• The IHS outreach Team received over 3000 homeless referrals in FY 2016.
  • The IHS outreach Team DOES NOT HAVE a mobile Web App to use when assisting homeless clients.
  • The transient nature of the homeless population makes it Necessary to have agile tools to use while responding to community referrals.


  • The Halea team developed a mobile device that any user can use to submit a report with a photograph of a homeless person, map coordinates that pinpoint where an encampment is located, and other descriptive info.
  • Once the report is submitted via a mobile device to a secure system, the IHS outreach team can log-in to view the reports and prepare to take action.
  • This system would connect to IHS’ in-house database.
  • Future programming enhancements would include adding a facial recognition feature to the admin section of the site, that would identify if a client’s photograph is already located in the system.


Team Halea includes an eclectic mix of professionals who have all made their way into the web/mobile development world by one way or another. The path that ultimately brought us together is the Hawaii Annual Code Challenge, and we are now unified by a desire to use our skills and talents to make a positive impact on statewide issues such as homelessness.


Our initial project research included face-to-face discussions with our client Kimo Carvalho, Director of Communications at IHS, email correspondence, connecting through the HACC Slack channel and studying IHS’ website.

A turning point in this project occurred when Kimo provided us a tour of the Woman & Family Shelter on Kaaahi Street. We were able to learn about the services that IHS provides to clients that help them get back on track into employment and permanent housing.

The tour also helped us to visualize more clearly how the solution would be used by stakeholders to interface with the homeless population. With the advent of the RAIL system, currently under construction, and concerns that the homeless population will become even more transient, such a tool would engage the community in keeping track of the homeless population. As a result, IHS outreach workers would be free to focus on the daunting task of providing valuable services.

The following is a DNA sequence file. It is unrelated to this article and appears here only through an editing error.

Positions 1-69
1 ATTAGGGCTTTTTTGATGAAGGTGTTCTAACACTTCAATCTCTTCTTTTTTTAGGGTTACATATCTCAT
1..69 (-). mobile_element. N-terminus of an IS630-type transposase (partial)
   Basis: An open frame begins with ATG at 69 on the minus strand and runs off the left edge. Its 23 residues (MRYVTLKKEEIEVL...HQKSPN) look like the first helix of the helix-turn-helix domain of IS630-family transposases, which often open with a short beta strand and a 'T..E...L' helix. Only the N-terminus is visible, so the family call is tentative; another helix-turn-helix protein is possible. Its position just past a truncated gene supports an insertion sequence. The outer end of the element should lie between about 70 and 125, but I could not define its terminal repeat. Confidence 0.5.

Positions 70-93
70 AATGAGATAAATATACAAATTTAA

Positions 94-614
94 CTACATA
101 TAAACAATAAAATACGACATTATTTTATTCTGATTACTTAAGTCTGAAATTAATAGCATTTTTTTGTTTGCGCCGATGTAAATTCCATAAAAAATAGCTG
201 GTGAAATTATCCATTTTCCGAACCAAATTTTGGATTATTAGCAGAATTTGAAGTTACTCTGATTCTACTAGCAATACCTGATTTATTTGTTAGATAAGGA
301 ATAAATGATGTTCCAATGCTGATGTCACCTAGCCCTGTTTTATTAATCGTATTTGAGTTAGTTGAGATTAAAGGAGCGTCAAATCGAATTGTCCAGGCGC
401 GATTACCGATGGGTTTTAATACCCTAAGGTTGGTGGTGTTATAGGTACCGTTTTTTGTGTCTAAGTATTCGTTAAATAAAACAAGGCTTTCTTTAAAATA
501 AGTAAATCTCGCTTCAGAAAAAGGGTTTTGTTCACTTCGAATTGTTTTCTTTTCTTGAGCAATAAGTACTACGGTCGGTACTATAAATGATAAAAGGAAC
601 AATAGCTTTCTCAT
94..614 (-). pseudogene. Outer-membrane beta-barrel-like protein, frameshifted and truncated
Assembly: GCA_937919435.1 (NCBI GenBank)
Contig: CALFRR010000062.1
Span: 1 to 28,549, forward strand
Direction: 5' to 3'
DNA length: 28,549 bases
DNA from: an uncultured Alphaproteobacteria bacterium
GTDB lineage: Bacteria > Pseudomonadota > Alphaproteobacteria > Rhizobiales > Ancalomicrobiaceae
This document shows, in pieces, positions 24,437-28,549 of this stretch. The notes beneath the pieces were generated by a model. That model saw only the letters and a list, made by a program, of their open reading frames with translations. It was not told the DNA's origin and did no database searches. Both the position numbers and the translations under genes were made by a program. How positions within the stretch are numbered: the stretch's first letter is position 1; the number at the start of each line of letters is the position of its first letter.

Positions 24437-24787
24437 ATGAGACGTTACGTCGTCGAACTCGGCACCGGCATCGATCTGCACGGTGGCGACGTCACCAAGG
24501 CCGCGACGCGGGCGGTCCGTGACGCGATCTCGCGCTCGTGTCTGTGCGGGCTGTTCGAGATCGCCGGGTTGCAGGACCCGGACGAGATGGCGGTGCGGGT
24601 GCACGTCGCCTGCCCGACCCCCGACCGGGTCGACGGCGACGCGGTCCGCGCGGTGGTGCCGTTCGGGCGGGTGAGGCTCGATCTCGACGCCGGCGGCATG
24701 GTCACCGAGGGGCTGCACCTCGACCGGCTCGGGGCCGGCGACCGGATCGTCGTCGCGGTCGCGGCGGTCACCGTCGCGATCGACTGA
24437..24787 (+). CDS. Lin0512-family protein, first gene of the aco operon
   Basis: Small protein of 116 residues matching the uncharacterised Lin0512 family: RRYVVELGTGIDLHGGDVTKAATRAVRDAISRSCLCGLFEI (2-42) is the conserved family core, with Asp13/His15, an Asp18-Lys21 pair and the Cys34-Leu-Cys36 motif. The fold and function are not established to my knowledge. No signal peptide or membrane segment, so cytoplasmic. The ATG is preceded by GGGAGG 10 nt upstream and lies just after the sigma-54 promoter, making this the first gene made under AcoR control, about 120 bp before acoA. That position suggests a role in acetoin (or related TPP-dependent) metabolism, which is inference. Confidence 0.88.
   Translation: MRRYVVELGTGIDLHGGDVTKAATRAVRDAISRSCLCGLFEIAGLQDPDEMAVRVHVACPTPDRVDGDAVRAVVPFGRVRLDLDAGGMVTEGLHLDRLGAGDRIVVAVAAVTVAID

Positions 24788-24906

This app enables a mobile device user to submit a report with a photograph and GIS info to designate where homeless individuals are encamped. The reports will help the Institute of Human Services’ outreach teams by making it possible for additional referrals to be generated by the public. Once reports are submitted with a mobile device, the IHS outreach team will have the ability to log into a secure website to view all reports. The team is investigating the idea of developing a facial recognition enhancement to identify duplicative photographs in the database. This mobile app system would ultimately connect to IHS’ current database via an API.


We are a busy group of individuals who haven't worked together in the past, so it took a little while for us to get going.


We produced a native iOS app and got a server running. We were also able to work closely with Kimo at IHS to identify his needs.


Everyone's busy. It's a little hard to collaborate and we definitely needed to focus on our app a little bit more.


We are committed to using our skills to help find solutions to the homeless problem. We are hoping that the HACC will be an impetus to create additional collaborative opportunities for engagement in the future.

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